11. Metabolism and toxicity of trace metals by the mussel, Mytilus edulis. Final report

    SciTech Connect

    Roesijadi, G.

    1986-01-01

    Mercury-induced, low molecular weight, metal-binding proteins were isolated from the marine mussel, Mytilus edulis, and used as antigen in the development of an enzyme-linked immunosorbent assay (ELISA) for quantitation of the proteins. Partial characterization of the isolated protein indicated close similarities with metallothionein, in that it was cysteine-rich and lacked aromatic amino acids. Glycine was also present at high levels. The molecular weight, however, was twice that expected for metallothionein, and it appears that the predominant metal-binding protein in this molluscan species exists as a dimer. Polyclonal antibodies against this protein were previously produced in goats and purified to an IgG fraction by ammonium sulfate precipitation and DEAE ion exchange chromatography. Ouchterlony analysis and ELISA showed that these antibodies were cross-reactive with two other charge variants of mercury-induced metal-binding proteins of M. edulis, but not with rabbit metallothionein. The ELISA was based on an indirect, competitive procedure utilizing a rabbit anti-goat IgG-horseradish peroxidase conjugate as the second antibody. The routine working range of the ELISA was between 1 and 21 ng antigen. Application of this assay to cytosolic extracts of mussel gills indicated 0.5 ug/g wet tissue weight in gills of control mussels and elevated levels up to 1780 ug/g following exposure to mercury, cadmium, or copper for 28 days. 15 refs.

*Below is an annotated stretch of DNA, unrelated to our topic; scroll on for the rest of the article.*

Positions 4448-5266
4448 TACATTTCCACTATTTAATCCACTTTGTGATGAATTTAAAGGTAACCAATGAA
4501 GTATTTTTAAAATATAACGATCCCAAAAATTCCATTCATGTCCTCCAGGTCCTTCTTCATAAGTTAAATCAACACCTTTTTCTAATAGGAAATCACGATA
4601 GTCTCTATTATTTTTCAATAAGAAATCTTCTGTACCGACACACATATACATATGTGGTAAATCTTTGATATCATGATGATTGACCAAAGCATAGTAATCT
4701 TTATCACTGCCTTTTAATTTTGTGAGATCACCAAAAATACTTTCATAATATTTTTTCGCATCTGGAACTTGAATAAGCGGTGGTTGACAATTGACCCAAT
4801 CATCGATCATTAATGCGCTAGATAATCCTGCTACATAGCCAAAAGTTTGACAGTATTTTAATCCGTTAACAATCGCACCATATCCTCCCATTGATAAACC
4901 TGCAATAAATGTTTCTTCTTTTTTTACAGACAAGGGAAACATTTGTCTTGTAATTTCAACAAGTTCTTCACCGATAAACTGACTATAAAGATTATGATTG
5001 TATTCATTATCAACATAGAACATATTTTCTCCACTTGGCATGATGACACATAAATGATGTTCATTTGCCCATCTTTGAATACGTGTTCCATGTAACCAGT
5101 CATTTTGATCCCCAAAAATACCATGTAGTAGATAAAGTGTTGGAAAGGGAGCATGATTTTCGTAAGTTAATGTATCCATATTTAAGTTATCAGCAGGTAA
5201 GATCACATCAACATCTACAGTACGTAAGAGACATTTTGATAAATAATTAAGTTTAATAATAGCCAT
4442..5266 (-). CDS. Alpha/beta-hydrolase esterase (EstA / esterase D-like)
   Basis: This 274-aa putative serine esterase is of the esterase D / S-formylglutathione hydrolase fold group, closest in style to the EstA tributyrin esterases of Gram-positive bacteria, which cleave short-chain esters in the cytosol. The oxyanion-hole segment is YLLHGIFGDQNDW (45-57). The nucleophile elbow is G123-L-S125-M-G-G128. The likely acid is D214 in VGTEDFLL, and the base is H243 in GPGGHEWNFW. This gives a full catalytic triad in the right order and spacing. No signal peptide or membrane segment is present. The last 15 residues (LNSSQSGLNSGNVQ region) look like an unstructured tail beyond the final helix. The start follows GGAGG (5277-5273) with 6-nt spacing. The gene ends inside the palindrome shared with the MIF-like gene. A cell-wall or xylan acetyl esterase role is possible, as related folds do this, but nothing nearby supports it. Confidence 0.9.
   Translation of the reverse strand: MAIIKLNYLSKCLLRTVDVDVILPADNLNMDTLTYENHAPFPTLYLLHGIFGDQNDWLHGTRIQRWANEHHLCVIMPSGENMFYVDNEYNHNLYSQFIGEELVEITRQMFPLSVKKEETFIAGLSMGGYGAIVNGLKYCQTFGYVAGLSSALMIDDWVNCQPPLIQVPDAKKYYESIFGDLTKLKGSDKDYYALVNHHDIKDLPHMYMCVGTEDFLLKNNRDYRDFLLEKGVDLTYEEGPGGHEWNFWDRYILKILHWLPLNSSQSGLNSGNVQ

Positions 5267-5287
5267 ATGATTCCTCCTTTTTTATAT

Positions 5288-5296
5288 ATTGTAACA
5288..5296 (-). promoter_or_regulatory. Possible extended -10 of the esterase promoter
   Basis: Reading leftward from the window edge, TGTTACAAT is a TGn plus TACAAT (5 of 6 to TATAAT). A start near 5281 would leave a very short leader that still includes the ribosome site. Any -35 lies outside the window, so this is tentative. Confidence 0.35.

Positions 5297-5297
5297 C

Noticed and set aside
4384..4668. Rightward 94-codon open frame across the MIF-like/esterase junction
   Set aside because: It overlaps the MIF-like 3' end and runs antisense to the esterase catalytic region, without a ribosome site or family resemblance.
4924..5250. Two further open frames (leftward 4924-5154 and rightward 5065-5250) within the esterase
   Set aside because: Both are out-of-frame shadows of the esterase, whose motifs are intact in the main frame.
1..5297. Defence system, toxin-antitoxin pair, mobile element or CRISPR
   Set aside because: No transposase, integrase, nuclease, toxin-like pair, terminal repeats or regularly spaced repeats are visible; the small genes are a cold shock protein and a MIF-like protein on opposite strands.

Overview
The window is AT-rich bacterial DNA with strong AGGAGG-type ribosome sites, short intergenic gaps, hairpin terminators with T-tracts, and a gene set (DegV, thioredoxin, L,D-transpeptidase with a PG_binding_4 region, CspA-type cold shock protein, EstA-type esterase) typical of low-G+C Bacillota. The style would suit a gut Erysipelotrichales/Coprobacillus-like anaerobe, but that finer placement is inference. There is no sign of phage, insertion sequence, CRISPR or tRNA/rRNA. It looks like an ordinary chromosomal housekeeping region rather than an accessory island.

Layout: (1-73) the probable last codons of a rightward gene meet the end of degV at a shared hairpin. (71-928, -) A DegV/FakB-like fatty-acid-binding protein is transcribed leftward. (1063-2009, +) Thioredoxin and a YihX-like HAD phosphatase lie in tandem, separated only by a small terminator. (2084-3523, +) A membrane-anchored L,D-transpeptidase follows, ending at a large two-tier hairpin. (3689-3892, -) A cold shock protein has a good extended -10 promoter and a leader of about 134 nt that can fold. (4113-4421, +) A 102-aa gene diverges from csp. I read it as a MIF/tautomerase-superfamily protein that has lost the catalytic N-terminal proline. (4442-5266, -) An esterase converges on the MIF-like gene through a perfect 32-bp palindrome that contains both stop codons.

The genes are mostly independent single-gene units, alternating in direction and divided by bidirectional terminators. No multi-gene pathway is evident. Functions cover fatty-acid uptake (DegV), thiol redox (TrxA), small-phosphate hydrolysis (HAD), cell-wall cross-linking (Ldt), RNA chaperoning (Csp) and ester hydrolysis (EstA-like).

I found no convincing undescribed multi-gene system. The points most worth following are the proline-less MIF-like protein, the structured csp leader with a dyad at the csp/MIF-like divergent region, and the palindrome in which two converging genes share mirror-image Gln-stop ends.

12. High temperature behavior of metal matrix composites. Final report, 15 July 1992-29 February 1996

    SciTech Connect

    Taya, M.; Lee, J.K.; Dunn, M.L.; Walker, G.; Mori, T.

    1996-05-28